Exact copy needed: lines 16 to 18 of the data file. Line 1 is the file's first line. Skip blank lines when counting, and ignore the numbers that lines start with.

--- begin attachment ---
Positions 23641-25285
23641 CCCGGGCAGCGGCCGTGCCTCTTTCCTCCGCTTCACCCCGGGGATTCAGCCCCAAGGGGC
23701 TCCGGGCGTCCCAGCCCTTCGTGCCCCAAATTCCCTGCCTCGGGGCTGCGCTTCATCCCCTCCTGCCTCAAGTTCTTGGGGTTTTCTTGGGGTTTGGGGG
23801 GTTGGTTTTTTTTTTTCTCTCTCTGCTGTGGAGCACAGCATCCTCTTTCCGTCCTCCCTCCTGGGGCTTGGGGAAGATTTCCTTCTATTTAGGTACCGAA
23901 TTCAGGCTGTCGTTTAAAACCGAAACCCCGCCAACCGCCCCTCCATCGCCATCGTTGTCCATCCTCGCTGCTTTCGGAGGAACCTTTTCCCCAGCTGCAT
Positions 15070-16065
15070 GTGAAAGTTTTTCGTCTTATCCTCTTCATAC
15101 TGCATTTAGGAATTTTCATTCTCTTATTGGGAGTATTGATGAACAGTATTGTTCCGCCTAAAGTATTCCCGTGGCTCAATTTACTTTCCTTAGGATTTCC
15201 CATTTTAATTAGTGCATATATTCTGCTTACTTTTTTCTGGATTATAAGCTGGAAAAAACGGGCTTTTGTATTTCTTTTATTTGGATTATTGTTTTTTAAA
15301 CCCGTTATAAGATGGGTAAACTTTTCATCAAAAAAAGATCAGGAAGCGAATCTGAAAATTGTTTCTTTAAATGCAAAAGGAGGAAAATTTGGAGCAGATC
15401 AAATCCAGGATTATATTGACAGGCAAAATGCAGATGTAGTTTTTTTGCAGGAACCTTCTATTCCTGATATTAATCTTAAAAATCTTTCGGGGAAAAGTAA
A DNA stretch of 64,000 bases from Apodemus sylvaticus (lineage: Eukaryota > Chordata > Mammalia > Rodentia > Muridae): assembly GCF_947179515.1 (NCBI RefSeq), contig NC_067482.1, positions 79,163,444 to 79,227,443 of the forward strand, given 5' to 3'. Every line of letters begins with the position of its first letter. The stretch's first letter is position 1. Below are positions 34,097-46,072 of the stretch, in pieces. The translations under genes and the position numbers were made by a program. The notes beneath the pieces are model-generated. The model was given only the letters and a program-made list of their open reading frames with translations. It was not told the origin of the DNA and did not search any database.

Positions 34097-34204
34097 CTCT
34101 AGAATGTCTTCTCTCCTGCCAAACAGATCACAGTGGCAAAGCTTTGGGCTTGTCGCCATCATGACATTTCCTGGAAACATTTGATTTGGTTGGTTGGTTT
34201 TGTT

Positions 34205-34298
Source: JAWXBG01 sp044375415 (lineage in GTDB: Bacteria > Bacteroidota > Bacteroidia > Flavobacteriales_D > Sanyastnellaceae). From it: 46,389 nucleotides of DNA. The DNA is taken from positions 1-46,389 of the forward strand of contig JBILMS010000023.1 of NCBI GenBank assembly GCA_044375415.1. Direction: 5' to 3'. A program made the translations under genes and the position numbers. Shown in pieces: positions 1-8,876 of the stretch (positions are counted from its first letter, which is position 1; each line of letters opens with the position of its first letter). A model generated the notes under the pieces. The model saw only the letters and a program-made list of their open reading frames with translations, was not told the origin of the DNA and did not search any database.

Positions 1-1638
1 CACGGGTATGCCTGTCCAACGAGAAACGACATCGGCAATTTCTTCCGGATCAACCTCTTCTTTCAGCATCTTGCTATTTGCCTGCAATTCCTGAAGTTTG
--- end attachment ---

34201 TGTT

Positions 34205-34298
Source: JAWXBG01 sp044375415 (lineage in GTDB: Bacteria > Bacteroidota > Bacteroidia > Flavobacteriales_D > Sanyastnellaceae). From it: 46,389 nucleotides of DNA. The DNA is taken from positions 1-46,389 of the forward strand of contig JBILMS010000023.1 of NCBI GenBank assembly GCA_044375415.1. Direction: 5' to 3'. A program made the translations under genes and the position numbers. Shown in pieces: positions 1-8,876 of the stretch (positions are counted from its first letter, which is position 1; each line of letters opens with the position of its first letter). A model generated the notes under the pieces. The model saw only the letters and a program-made list of their open reading frames with translations, was not told the origin of the DNA and did not search any database.